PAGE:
Karzai's Plan to Utilize Taliban Draws Ire; Military Calls Policy 'Half-Baked'

Article excerpt

Byline: John Jennings, THE WASHINGTON TIMES

GHAZNI, Afghanistan - Outside the commander's guest room, soldiers crouched around a paperback-sized shortwave radio in the twilight, listening to a Western news service's Persian-language broadcast.

The report described a campaign trip by President Hamid Karzai to his hometown, Kandahar, the largest city in southern Afghanistan.

During the late April visit, the security-conscious Mr. Karzai, who narrowly escaped assassination there in 2002, inspected highway construction projects - from a helicopter.

The president, who visits Washington this week, also made a speech in which he invited former Taliban militants to join his government, suggesting that only "about 150" top-ranking leaders closest to al Qaeda would be considered unacceptable.

He elaborated in an interview with CNN yesterday:

"With regard to the former Taliban, we want to bring back those Taliban that are not criminals. They're from Afghanistan. They should come back to this country and live a normal life. They should come back away from Pakistan. They should come and stay in Afghanistan. We want normalcy to return to Afghanistan."

In response to Mr. Karzai's latest initiative, the commander - a senior provincial security official - shook his head in disgust.

"Isn't that a half-baked policy?" he said. "We fought to drive out those ignorant [people] and their Pakistani and Arab masters. Now the government is groveling and inviting them back."

Mr. Karzai's effort to bring militants into the fold has not been limited to the Taliban. He also has courted officials of the Hezb-i-Islami Afghanistan (HIA) faction, whose 1992-95 artillery bombardments damaged much of Kabul and killed about 40,000 noncombatants.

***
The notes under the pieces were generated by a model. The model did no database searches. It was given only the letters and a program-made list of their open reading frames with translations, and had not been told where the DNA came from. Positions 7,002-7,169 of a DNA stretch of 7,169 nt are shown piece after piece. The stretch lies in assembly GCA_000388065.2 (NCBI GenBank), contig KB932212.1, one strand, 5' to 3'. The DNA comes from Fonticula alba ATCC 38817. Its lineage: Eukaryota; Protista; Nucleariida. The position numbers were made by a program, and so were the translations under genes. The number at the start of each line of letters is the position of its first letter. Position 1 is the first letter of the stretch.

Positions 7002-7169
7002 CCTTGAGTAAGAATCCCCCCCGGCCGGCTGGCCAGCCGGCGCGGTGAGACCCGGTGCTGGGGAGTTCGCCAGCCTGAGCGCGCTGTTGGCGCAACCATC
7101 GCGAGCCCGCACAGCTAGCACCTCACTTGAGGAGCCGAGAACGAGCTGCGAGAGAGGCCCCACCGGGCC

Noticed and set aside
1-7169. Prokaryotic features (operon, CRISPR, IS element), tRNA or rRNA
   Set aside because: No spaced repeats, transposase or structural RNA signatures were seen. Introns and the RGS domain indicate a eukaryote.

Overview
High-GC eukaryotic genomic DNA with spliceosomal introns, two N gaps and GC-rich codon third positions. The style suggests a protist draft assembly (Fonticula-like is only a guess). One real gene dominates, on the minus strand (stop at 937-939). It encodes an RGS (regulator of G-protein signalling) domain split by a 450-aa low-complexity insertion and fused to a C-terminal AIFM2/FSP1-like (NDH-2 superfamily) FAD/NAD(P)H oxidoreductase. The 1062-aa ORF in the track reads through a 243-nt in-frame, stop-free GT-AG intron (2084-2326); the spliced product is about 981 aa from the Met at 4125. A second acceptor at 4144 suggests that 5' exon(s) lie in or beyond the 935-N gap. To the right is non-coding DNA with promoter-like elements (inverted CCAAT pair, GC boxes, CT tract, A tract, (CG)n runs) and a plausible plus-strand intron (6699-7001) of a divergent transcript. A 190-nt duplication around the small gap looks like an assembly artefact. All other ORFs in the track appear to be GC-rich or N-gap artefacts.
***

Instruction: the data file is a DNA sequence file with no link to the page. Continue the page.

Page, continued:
In 2002, HIA chief Gulbuddin Hekmatyar allied himself with Taliban remnants and is now thought to be hiding in remote mountains along the Pakistani border.

A delegation of midranking HIA officials, purportedly at odds with Hekmatyar, visited Kabul in mid-May at Mr. Karzai's invitation to discuss participation in the government after elections scheduled for September. But some security officials are questioning the wisdom of cooperating with the group.

"There's no way of knowing whether they have really had a change of heart," said a senior intelligence official in Kandahar.

"It's more likely Hekmatyar is simply pursuing a dual approach, fighting alongside the Taliban in case they get the military upper hand, and meanwhile infiltrating his officials into the government to keep that [political] option open."

"Like the [Irish Republican Army's] 'hard men,'" says David Isby, author of an overview of the Soviet occupation in Afghanistan titled "War in a Distant Country," Hekmatyar's followers "will keep their guns, while trying to get representatives elected to parliament."

Police in the Afghan city of Kunduz said yesterday there were signs that Hekmatyar followers were involved in the killing of 11 Chinese construction workers as they slept last week.

Mr. Karzai, who enjoys the broad backing of Washington and the United Nations, faces no serious opposition in his bid for another term as president in September elections, assuming a credible vote can be held in all parts of the country.

But with little debate, he has assumed autocratic prerogatives such as appointing provincial governors from Kabul instead of allowing local elections.

His latest appointments have included a former HIA commander, Bashir Baghlani, in southwestern Farah province, and a former Taliban collaborator, Kheyal Mohammad, in southeastern Zabul.

The Ghazni official's remarks reflect alarm among Afghans who played the key role in defeating the Taliban and bringing Mr. Karzai to power - the leaders and grass-roots supporters of the Northern Alliance.

Most of its members spent more than two decades battling Soviet, Pakistani and Arab intruders and the Afghans who worked with them. …